It is easy to think of Beef Lok Lak as just another stir fry meal, but there is something truly unique about this traditional Cambodian beef dish. Lok Lak consists of intensely flavoured cubes of beef which are dipped in a lime pepper sauce and served on a bed of crisp lettuce and sliced tomatoes.
A popular dish in Cambodia, Beef Lok Lak is usually on the menu in eateries and is also a favourite in the home. This particular recipe comes from my cooking experience at Nary’s Cooking School and Restaurant in Battambang (a city in northwest Cambodia). The day began with a trip to the local markets to firstly introduce us to local delicacies and produce, and to also purchase ingredients for the meals we were to prepare. Passionate and proud of his heritage, our host Toot (Nary is his wife’s name), was both thoughtful and thorough in his instructions, and this enabled us to create a dishes that were spicy, vibrant and most of all authentic.
Phsa Nat market in Battambang where it seems almost anything can be bought.
Preparation Time: 20- 30 minutes Cooking Time: 5 minutes Serves: 4
Marinating Time (Optional): 30 minutes to overnight
- 750 g (1 1/2 llbs) porterhouse steak (Note 1)
- 4 – 6 plump cloves of garlic, grated
- 2 tbsp oyster sauce
- 4 tbsp dark soy sauce (Note 2)
- 2 tsp chili sauce
- 1 tsp black pepper
- 1 tsp sugar
- 1 tbsp oil, plus 2 tsp for frying (Note 3)
- 1/4 cup water
- 1/2 tsp cornflour/cornstarch
- 1 iceberg lettuce
- 4 – 5 sliced tomatoes
Lime pepper dipping sauce
- juice of 3 limes
- 1/2 tsp of each, sugar and black pepper
- pinch of salt
- Set off your beef lok lak with finely chopped spring onions, chives, or coriander leaves.
- Cut the beef into smallish cubes. Place them into a flat dish so they are not crowded and form just 1 layer.
- Add the garlic, oyster sauce, dark soy sauce, chili sauce, black pepper, sugar and oil to the beef. Massage the marinade into the meat. Set aside. (Note 4)
- Separate and wash the lettuce leaves. Shake off excess water and pat dry with paper towels or a clean tea towel. Arrange the lettuce on individual plates or on a large platter. Add sliced tomatoes on top. (Note 5)
- Place the lime juice in a small bowl. Add the sugar, black pepper and a pinch of salt. Stir. Set aside.
- Add 2 tsp of oil to a medium fry pan. When the oil is very hot, add the beef in small batches. Stir fry vigorously. Remove and place each batch directly onto the serving plates. (Note 6)
- Turn the heat down to medium high, if there is any marinade left in the bowl, tip it into the fry pan. Dissolve the cornflour/cornstarch in 1/4 cup of water. Pour the mixture into the fry pan. Stir until you get a thick glossy sauce. Pour this sauce over the beef.
- Garnish and serve with the lime pepper dipping sauce.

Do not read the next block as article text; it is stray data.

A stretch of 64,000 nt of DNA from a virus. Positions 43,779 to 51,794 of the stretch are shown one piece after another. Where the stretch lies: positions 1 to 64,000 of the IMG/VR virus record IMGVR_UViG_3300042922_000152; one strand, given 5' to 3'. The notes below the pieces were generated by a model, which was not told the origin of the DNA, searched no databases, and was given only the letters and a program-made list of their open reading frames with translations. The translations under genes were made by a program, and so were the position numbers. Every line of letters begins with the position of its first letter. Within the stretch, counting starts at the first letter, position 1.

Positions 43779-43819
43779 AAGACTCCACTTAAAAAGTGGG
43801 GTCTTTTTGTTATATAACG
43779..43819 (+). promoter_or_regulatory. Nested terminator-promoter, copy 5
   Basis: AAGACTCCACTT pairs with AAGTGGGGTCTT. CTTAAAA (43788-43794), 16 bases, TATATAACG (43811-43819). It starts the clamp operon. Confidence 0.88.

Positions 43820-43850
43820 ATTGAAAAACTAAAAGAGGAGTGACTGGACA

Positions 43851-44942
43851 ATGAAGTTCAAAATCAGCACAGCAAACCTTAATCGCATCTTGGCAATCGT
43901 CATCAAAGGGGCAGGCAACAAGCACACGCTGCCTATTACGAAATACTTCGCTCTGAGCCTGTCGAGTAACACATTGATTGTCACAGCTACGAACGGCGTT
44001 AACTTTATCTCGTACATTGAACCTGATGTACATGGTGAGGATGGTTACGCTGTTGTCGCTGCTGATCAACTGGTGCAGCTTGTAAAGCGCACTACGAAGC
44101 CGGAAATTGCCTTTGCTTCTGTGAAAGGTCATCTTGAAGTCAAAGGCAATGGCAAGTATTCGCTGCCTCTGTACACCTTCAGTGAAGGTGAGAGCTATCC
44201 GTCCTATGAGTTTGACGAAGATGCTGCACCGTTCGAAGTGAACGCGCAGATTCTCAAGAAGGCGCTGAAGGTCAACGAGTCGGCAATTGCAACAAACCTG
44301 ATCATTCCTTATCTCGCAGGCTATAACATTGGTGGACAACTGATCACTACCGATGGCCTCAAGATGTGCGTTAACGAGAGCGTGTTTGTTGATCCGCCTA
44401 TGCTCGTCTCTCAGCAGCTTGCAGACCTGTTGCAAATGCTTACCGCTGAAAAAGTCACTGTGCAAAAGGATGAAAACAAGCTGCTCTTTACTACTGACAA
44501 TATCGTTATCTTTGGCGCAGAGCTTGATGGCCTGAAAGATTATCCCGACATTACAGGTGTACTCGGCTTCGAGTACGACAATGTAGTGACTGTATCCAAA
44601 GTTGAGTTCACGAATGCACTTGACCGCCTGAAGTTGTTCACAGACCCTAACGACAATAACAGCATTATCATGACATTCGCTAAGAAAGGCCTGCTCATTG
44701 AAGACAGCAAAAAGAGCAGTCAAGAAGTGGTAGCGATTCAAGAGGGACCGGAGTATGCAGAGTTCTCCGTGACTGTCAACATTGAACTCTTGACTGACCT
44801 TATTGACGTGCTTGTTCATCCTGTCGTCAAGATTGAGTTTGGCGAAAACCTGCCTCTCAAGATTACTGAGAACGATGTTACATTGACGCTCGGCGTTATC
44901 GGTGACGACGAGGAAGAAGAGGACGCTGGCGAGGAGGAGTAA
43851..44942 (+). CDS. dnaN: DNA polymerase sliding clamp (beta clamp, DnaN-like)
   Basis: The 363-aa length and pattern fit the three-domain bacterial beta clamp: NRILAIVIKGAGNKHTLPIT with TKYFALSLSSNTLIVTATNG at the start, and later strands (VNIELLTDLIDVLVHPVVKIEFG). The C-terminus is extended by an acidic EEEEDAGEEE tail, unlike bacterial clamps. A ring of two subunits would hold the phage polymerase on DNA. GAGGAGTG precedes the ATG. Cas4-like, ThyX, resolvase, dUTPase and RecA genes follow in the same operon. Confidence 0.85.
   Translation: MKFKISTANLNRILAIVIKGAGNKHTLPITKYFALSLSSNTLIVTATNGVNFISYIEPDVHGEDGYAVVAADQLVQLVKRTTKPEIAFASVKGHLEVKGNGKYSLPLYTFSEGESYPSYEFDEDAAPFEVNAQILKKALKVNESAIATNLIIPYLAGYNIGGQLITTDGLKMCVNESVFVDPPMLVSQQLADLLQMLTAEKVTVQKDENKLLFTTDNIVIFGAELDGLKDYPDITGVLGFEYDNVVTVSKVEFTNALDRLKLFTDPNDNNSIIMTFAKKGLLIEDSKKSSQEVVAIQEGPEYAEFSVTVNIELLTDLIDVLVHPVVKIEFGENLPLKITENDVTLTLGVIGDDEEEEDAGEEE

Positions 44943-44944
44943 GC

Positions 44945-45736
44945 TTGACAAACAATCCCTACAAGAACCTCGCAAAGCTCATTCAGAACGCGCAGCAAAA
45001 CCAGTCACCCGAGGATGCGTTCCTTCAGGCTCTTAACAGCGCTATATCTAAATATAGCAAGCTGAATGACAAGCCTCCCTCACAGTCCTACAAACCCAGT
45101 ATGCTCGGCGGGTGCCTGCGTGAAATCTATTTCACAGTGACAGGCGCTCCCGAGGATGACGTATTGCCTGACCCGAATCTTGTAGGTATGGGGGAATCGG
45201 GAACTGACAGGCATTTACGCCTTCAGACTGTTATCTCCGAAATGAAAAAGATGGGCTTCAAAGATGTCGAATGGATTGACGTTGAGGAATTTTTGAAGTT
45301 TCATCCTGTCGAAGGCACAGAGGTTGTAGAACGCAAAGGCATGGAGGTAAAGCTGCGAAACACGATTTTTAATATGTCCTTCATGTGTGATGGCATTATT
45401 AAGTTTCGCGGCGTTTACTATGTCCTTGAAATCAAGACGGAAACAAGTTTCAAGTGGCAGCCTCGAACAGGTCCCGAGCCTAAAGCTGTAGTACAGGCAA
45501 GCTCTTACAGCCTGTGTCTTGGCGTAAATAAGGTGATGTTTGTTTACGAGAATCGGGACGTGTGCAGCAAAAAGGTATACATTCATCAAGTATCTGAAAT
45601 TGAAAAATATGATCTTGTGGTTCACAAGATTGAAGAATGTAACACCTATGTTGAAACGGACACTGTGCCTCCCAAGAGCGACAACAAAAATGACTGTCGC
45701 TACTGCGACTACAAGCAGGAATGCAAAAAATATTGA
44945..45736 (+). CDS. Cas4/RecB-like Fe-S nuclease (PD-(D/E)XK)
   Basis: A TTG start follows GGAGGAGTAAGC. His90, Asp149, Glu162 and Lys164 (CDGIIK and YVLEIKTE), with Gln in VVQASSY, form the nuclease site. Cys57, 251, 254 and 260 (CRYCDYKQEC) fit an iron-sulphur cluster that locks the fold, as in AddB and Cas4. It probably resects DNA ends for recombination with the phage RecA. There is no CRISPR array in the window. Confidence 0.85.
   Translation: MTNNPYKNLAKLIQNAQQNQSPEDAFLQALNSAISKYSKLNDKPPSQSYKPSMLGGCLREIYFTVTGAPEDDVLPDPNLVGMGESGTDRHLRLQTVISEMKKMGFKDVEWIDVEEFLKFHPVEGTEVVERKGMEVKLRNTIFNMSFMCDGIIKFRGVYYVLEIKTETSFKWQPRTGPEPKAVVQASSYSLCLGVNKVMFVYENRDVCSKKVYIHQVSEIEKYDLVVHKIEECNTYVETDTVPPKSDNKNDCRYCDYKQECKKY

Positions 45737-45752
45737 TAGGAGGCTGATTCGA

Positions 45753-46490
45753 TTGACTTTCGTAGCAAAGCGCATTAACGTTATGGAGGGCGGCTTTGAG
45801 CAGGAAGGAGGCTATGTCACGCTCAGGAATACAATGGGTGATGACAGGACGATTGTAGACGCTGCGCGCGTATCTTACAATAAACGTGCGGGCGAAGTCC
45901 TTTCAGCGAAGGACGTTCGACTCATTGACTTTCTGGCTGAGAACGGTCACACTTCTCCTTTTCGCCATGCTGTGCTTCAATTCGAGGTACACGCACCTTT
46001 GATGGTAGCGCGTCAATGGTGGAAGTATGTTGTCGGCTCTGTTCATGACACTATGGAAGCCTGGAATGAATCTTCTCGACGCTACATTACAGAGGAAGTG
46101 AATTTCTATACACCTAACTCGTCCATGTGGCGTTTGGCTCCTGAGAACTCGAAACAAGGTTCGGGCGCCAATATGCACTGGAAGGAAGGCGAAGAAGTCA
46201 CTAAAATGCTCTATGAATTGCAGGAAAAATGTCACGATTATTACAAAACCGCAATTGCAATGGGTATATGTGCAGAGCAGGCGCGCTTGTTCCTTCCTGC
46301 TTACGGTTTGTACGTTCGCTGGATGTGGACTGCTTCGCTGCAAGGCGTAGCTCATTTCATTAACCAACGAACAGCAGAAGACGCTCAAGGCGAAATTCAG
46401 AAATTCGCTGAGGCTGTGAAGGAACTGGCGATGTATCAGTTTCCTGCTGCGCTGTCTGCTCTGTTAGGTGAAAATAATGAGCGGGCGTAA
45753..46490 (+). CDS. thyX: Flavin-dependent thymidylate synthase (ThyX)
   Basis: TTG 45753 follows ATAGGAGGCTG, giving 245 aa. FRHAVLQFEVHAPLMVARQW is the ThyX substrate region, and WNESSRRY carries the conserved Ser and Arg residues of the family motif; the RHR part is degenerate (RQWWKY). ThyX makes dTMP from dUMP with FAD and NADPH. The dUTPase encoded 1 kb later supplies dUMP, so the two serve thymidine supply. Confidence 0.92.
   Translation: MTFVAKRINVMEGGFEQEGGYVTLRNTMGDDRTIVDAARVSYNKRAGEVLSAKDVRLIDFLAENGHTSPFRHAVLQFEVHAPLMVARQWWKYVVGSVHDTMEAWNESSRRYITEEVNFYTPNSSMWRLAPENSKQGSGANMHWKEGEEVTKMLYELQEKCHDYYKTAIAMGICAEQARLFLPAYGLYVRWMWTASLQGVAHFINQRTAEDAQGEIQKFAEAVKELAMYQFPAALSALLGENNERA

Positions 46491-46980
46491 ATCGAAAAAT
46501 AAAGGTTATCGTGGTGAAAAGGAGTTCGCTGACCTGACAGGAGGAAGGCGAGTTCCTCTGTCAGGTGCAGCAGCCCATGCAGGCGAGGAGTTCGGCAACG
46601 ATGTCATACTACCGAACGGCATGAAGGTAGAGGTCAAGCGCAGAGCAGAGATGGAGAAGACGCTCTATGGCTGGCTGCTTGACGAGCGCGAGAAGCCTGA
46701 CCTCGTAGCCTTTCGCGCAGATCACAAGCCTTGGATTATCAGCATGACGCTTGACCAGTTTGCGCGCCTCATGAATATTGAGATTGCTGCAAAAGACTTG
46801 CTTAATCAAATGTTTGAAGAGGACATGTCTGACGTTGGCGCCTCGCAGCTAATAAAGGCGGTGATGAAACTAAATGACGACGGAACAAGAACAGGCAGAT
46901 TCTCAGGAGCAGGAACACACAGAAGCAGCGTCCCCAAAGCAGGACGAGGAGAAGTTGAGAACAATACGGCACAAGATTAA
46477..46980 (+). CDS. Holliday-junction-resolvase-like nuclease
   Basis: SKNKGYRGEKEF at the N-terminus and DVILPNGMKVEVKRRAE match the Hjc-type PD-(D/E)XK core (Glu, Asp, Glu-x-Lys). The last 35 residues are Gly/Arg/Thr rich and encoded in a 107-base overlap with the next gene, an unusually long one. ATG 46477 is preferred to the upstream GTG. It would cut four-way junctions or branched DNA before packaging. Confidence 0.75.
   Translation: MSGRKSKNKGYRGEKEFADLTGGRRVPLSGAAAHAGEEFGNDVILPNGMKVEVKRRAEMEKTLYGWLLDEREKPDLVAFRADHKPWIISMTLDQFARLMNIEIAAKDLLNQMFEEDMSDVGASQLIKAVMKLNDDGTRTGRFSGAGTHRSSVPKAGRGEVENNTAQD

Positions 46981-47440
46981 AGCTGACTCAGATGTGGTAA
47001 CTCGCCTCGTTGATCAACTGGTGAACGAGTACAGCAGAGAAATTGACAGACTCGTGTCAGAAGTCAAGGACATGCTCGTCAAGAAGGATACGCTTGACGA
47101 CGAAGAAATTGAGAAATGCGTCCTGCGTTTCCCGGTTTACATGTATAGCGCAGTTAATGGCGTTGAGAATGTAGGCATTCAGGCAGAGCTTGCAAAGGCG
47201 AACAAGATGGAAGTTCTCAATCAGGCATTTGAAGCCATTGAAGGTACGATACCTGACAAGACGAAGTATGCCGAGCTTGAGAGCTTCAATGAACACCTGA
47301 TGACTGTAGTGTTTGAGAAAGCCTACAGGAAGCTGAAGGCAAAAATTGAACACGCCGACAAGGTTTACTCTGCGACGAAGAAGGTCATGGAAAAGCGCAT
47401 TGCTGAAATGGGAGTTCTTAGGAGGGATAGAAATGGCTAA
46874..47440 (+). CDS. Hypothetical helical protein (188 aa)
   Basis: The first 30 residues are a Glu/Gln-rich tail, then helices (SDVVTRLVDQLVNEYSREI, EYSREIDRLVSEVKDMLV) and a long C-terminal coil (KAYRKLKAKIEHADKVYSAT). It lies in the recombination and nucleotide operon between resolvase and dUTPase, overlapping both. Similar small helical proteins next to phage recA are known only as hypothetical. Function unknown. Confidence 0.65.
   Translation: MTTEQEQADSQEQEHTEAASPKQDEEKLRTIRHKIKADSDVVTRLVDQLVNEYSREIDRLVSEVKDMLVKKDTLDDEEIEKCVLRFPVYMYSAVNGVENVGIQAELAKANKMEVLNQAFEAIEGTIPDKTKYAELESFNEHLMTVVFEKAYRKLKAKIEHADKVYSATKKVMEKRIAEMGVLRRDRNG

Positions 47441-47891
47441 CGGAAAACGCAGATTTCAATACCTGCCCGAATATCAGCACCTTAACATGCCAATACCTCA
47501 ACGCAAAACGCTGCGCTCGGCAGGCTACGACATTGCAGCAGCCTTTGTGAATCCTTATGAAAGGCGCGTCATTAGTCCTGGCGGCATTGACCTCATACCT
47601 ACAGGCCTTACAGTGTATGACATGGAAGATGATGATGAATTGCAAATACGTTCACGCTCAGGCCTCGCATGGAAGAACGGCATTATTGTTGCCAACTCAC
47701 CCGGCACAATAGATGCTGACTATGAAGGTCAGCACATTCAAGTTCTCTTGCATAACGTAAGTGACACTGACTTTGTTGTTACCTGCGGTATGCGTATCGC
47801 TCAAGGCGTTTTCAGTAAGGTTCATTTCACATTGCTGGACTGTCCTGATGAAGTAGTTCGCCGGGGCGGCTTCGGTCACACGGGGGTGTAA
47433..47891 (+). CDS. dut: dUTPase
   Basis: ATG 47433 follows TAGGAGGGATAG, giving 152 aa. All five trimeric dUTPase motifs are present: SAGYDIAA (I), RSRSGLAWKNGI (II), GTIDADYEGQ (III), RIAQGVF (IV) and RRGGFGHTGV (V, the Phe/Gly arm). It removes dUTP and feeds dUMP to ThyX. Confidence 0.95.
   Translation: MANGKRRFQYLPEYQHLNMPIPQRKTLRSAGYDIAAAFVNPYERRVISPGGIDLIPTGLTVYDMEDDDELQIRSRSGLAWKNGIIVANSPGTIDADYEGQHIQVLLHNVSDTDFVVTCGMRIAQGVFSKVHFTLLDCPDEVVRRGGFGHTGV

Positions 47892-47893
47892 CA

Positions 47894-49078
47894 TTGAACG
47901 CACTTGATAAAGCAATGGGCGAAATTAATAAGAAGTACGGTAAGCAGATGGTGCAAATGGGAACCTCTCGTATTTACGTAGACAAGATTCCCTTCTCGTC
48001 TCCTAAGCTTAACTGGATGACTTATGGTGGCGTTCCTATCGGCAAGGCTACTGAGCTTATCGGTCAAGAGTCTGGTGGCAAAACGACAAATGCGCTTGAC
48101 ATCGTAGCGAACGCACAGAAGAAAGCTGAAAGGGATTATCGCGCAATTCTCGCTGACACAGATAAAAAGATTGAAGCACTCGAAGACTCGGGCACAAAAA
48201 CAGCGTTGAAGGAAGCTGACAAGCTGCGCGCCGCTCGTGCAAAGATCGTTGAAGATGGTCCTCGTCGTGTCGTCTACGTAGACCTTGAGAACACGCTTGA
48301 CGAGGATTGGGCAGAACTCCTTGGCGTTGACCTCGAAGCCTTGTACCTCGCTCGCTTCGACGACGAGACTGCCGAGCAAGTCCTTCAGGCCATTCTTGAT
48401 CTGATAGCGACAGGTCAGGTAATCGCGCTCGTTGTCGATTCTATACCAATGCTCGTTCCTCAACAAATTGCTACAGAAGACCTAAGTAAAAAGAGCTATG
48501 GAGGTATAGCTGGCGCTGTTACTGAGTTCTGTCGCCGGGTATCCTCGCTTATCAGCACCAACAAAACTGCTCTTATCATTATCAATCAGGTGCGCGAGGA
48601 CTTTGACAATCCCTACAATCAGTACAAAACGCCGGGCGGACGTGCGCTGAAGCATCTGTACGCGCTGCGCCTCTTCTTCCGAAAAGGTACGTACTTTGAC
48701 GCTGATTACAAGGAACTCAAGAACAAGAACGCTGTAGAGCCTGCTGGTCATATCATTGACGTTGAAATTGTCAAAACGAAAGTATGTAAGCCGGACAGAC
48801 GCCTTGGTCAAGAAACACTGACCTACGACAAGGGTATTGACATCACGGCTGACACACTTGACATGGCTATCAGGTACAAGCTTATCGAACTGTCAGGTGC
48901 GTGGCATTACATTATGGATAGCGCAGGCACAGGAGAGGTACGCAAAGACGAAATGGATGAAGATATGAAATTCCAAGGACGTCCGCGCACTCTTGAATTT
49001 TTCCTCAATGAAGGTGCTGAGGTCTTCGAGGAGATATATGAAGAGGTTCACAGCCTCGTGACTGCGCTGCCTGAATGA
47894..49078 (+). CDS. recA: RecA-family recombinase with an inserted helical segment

- Porterhouse steak is cut from the short loin area of the beef with the T-bone removed.
- Regular or light soy sauce can be used as alternatives. I use dark soy sauce as it creates a darker, more dramatic colour in the beef.
- Toot wasn’t fussy about what type of oil to use.
- To create a deep colour in the beef, l marinade anywhere between 30 minutes to overnight. During the cooking class in Cambodia, we marinated the beef for the same amount of time it took to prepare the accompaniments for the Lok Lak (time was of the essence) and we still created a delicious dish!
- I haven’t been prescriptive with how you should serve Lok Lak. In Cambodia, it is served with rice on the side and a fried egg on top. I usually skip the egg and prefer to arrange the beef on top of steamed rice, with the salad on the side.
- Be mindful of the hot oil as it will spit and splatter when you add the beef. To avoid too much liquid building up in the pan, only add small batches of beef cubes at a time. You don’t want to end up with beef stew.
Cambodia takes travellers from its ancient Kingdom to its modern cosmopolitan centres in one journey. There’s the pandemonium and charm of the capital Phomn Penh; Siem Reap’s cafes and night-life; the iconic temples of Angkor War or the rustic simplicity of rural life. Yet, amid the marvels and majesty of Cambodia, there is also poverty and destitution left behind by the genocide of the 70’s. It is this side of Cambodia which is also unforgettable.
It was out of a desire to have a human connection with the people of Cambodia, that my family became involved with The Cambodian Children’s Fund (CCF). Founded by Australian Scott Neeson, CCF works towards lifting children and their families out of crippling poverty through education, support, and by delivering community and sponsorship programs. Our connection with Cambodia became very real when we decided to sponsor a child. The photo on the left is my daughter Grace with the little girl we chose to sponsor. Through this little girl, we see hope, possibilities and a brighter future for Cambodia and her children.